Of course something like this can be scripted, but it is not a very easy job and would take considerable time. A script blindly follows rules, so you would have to tell it EXACTLY what text fragments can be expected, how the text snippets can be taken apart to find the correct chapters, which file names those chapters have, how to find the subparts of that chapter (based on autonumbering or formats and sequence numbers of such formats) and what to do if multiple targets are found (in case numbering got corrupted or when a target is not found. A lot of things to program and check to make sure the materials are not messed up even more.
You should be prepared to pay someone to do this and they possibly charge the organisation/people responsible for getting the references lost in translation. There are a couple of experienced scripters on this list who might be able to help you out. I am covered in work for the upcoming months, so count me out.
It might be wise to check how many cross-refs you have in those documents. If the number is not in the 100s or more, consider using a regular expression in the search dialog and manually re-creating the cross-references. It might be quicker and cheaper to handle this translation process glitch in this manner. And do repair the translation process.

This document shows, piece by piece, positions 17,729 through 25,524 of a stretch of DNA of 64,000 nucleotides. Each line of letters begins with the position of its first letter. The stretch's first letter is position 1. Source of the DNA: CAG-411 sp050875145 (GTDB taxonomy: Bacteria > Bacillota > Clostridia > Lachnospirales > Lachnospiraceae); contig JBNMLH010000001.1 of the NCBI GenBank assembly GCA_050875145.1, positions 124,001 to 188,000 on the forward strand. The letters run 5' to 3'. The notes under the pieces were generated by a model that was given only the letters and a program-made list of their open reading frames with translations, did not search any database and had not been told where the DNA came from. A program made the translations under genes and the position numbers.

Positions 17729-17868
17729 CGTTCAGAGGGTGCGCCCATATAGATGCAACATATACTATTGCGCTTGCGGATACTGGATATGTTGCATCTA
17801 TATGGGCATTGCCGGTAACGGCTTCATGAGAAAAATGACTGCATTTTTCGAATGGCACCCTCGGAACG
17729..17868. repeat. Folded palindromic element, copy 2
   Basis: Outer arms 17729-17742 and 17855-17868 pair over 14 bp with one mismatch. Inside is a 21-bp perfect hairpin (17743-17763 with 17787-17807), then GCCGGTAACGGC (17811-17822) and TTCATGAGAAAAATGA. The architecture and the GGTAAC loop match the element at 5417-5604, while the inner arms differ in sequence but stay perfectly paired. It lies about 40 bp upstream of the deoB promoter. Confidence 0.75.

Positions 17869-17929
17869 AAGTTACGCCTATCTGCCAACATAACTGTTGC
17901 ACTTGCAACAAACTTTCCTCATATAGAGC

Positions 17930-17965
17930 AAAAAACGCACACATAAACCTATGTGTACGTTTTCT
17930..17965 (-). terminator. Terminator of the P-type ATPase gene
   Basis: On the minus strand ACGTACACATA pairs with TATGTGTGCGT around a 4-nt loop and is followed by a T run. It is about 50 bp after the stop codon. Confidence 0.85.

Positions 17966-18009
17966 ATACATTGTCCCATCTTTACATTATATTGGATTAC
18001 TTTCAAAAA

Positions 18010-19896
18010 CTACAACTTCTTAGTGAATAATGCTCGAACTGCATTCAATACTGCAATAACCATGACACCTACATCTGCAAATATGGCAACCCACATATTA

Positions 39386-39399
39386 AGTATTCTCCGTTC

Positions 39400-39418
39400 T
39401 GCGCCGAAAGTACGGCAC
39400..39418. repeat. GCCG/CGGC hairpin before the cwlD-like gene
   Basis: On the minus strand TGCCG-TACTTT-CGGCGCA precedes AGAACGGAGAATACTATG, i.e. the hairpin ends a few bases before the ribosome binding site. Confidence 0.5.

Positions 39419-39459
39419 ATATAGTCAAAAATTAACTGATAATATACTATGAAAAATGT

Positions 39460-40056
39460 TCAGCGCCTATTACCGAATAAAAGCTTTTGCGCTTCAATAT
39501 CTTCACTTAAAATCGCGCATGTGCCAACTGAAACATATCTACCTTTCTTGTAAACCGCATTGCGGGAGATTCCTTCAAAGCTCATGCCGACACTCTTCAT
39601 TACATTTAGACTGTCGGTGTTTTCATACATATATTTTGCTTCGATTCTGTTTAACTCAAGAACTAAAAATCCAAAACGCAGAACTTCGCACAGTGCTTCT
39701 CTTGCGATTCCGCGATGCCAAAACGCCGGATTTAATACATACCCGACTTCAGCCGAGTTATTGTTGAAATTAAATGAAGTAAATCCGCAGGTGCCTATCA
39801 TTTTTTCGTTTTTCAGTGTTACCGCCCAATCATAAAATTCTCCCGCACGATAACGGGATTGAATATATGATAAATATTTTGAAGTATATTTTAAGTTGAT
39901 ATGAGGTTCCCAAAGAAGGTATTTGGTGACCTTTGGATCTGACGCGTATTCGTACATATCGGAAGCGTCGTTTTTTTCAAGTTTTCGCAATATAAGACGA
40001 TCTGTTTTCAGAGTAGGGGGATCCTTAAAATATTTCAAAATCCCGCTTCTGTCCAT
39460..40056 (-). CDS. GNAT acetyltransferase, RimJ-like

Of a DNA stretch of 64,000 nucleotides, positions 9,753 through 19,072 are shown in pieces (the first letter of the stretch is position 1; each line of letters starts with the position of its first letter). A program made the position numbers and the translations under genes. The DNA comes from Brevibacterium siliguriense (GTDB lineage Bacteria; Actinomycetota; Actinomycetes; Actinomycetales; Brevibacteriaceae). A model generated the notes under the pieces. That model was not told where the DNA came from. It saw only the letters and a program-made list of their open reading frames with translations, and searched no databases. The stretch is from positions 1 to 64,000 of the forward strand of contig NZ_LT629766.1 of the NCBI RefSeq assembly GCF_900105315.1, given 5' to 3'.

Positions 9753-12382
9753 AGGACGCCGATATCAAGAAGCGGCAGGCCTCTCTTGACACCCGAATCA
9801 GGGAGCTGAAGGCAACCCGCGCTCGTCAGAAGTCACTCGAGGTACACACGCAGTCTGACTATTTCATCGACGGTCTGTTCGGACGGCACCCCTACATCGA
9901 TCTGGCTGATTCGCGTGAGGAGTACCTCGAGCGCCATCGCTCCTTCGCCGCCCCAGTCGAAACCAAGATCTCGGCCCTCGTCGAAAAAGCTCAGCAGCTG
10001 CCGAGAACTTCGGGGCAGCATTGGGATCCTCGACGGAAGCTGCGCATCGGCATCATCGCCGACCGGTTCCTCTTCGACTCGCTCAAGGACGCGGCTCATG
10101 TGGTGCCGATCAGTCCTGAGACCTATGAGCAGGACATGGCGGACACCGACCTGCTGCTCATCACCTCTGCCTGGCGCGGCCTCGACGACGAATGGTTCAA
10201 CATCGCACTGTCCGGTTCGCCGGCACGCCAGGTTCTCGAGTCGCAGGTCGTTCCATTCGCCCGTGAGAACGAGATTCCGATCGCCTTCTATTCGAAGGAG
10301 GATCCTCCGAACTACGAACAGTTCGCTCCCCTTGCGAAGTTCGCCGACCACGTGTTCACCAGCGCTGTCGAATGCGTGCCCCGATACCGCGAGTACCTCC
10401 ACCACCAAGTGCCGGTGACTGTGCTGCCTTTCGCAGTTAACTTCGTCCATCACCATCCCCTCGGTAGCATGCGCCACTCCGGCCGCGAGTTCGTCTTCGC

thanks for the fast replay, that is about what I had suspected. Yes the cross refs are in the hundreds. Maybe it would be easier to create the links in the published PDFs (working with a single document rather than separate FM files), I'll ask a separate question in the Acrobat forum and drop any possible solution here, if found.
I suppose this issue is so specific that nothing exists in this direction but thought it might be worth a try.
And do repair the translation process.
Ohh yes as soon as I recover a proper vocabulary..